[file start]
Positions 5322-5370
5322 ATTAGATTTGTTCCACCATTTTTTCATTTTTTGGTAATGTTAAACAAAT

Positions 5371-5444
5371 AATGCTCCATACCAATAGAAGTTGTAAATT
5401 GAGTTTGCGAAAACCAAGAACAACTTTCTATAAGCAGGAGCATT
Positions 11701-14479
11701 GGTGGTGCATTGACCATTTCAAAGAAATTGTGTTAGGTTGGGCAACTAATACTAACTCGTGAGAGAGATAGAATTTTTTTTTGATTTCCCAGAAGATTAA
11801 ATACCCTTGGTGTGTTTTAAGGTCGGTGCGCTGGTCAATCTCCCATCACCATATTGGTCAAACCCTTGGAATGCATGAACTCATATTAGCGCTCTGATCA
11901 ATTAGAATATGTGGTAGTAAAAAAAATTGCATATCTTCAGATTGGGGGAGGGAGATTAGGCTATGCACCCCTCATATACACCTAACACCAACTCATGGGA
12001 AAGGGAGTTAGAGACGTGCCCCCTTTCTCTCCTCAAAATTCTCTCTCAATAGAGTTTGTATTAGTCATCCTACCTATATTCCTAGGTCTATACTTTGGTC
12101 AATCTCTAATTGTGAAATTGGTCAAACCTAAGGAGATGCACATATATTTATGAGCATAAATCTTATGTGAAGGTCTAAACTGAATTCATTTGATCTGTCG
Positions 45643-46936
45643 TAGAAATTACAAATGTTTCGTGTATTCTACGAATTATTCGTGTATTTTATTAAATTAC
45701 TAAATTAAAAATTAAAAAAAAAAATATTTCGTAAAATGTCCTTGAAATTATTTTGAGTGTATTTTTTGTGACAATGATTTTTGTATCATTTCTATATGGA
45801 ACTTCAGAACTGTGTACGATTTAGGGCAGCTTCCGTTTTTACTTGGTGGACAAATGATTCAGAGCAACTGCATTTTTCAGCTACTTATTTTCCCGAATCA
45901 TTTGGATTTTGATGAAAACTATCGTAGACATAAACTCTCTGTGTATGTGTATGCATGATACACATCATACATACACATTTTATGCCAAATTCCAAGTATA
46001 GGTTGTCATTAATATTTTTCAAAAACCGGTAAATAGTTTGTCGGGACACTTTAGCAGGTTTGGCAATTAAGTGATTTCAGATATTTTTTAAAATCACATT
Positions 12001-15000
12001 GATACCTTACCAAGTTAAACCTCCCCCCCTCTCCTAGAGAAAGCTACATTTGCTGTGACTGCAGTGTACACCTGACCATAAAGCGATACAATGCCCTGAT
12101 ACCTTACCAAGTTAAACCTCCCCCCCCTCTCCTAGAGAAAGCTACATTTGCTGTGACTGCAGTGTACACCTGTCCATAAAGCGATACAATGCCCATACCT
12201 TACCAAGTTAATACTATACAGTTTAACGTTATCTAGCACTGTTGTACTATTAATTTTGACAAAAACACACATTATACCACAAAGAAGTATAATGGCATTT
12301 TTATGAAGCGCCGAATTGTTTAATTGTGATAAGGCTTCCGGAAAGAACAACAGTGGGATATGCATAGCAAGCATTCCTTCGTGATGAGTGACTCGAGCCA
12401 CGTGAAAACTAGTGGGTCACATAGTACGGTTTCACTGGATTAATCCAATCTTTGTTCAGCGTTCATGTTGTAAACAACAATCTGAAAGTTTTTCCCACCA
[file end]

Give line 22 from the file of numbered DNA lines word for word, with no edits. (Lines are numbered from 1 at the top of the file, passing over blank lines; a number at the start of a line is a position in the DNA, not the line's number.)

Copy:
12301 TTATGAAGCGCCGAATTGTTTAATTGTGATAAGGCTTCCGGAAAGAACAACAGTGGGATATGCATAGCAAGCATTCCTTCGTGATGAGTGACTCGAGCCA